Imagine just another normal day at your coworking space.
Maybe it’s a good morning. Maybe you arrived at the crack of dawn, had a refreshing cup of coffee and already made it halfway through your inbox. Maybe you’ve even made some good progress on that new side project you’ve been itching to work on.
You sit back, hands behind your head. Just as you’re about to really get down to business, a group of armed and uniformed police storm into the space and detain you and your fellow coworkers.
Unfortunately, this isn’t just a thought experiment. It’s exactly what happened to the coworkers at PunSpace in Chiang Mai, Thailand, just last fall. A coworker on-site, Johnny FD, reported the following as it was happening:
I’m sitting here at PunSpace the coworking space in Chiang Mai, and about an hour ago 20 armed uniformed police and immigration officials stormed in and detained everyone. Currently 18 tourists are in a police van being taken to Thai Immigration near the airport.
Coworkers Detained in Thailand
The managers of the space were called by the police, and they arrived to show the officials their state documents and license for the space. They tried to explain that they were operating as “a coworking space which is similar to an internet cafe,” and that not a single person there was working for a Thai company on a Thai salary – “meaning they are not taking Thai jobs or working illegally.”
The first 18 coworkers were taken to a Thai Immigration centre via police van, and the rest decided to follow voluntarily after officials insisted to see their passports and visa documentation. All of the then-resident coworkers were interviewed at the centre, but thankfully that was all; they weren’t arrested, they weren’t fined and they weren’t mistreated. The managers of PunSpace arrived and everything was sorted out in the end.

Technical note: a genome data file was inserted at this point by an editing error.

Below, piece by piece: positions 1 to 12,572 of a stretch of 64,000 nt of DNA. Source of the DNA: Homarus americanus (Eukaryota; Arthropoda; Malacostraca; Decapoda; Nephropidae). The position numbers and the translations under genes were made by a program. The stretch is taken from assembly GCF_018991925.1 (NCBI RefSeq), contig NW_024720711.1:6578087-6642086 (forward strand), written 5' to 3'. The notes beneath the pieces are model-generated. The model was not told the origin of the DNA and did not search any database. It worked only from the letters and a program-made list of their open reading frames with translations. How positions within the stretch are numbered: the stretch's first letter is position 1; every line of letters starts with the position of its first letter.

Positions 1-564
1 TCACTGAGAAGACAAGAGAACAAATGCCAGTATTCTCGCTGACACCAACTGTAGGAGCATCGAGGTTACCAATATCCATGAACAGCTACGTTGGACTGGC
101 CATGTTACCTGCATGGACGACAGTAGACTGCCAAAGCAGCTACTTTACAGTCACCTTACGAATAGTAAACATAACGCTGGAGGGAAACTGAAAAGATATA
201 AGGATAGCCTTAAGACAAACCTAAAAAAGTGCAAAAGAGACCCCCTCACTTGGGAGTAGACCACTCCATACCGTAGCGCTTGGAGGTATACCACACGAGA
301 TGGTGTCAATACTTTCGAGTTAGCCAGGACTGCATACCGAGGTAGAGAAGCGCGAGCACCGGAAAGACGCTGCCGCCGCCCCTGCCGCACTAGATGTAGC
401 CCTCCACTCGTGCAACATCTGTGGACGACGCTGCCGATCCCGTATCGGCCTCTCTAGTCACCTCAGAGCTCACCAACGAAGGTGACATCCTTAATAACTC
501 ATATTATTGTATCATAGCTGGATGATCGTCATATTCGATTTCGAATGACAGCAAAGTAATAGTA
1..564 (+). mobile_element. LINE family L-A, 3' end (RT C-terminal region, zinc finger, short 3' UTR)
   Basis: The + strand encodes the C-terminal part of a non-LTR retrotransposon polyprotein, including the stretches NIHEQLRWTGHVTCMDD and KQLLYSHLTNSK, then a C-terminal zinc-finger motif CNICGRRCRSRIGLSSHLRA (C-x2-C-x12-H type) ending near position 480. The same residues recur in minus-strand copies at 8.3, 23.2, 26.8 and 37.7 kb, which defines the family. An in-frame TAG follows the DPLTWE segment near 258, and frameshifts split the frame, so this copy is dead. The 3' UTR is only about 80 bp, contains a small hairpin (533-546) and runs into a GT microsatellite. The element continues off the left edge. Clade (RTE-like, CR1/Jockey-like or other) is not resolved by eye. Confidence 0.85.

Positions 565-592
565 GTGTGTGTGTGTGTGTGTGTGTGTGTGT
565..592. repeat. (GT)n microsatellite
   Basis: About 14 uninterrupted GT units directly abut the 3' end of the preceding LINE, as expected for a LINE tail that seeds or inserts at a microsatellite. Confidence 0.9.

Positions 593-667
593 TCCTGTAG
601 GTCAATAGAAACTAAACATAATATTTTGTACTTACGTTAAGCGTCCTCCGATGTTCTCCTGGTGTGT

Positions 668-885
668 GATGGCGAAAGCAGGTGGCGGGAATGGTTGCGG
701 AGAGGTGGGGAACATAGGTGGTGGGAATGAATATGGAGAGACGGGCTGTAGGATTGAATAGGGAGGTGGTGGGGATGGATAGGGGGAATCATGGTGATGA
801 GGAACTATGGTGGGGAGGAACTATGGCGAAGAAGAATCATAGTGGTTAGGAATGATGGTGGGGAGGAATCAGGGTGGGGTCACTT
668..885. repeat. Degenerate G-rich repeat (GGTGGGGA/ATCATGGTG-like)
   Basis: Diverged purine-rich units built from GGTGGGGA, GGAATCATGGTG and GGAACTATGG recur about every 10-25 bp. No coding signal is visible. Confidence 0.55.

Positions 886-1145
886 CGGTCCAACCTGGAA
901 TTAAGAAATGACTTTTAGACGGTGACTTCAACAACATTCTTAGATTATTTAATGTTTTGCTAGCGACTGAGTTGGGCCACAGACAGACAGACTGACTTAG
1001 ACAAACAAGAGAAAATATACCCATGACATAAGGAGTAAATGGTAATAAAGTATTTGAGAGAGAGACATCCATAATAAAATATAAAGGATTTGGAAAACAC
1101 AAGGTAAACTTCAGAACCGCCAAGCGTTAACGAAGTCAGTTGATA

As it turns out, the Thai immigration officials acted on a set of misunderstandings. This raid was intended to detain and deport individuals who were working for a Thai company without any valid legal right to do so. Johnny FD explains,
It turns out that the reason for the raid wasn’t because we were working online, it was because they thought PunSpace was illegally hiring western staff without work permits. They did not know the concept of a co-working space or why we would pay to use an office and not just check our email at a coffee shop or in our hotel.
Another Day in the Changing World of Work
So let’s think about that for a second: “they did not know the concept of a co-working space.” It’s not so unusual, really. Many people don’t know the concept of coworking spaces. I, for one, have developed an almost automatic response to use in explanation when people have no idea – but something is different here.
These are state police. These are immigration officials who don’t understand coworking, and act upon those misunderstandings.
It is a perfect example of the big changes that the ideas of coworking have brought to the world.
This event puts the rapid development of coworking spaces into perspective. The long-established corporate market-makers and companies who work on salaries, hire employees for years, represent the still-dominant mode of working, especially to governments.
Today, governments are responding quite dramatically and quickly (they have no other choice) to the rapid development of the sharing economy – one only needs to look at the widely publicised examples of Airbnb and insurance regulations in the United States, or Uber and legal issues in Korea.
What this episode in particular demonstrates, however, is the on-the-ground misunderstandings that are happening between political authorities and newly-emergent forms of work and co-habitation. It is a perfect example of the big changes that the ideas of coworking have brought to the world – not just in Western metropoles like London, Paris or Berlin, but even all the way to up-and-coming tech cities in Southeast Asia like Chiang Mai.
We’re very happy that the situation was quite easily resolved at PunSpace, and that there ended up being no legal troubles aside from quite a basic misunderstanding. But, for now at least, this is just another addition to the continual conversation of coworking and its place in a rapidly changing world.
It is progress made apparent through the ongoing development of spaces and work habits, and the ongoing conversation between coworkers, corporations and governments.
Until the next misunderstanding, it’s just another day in the changing world of work.
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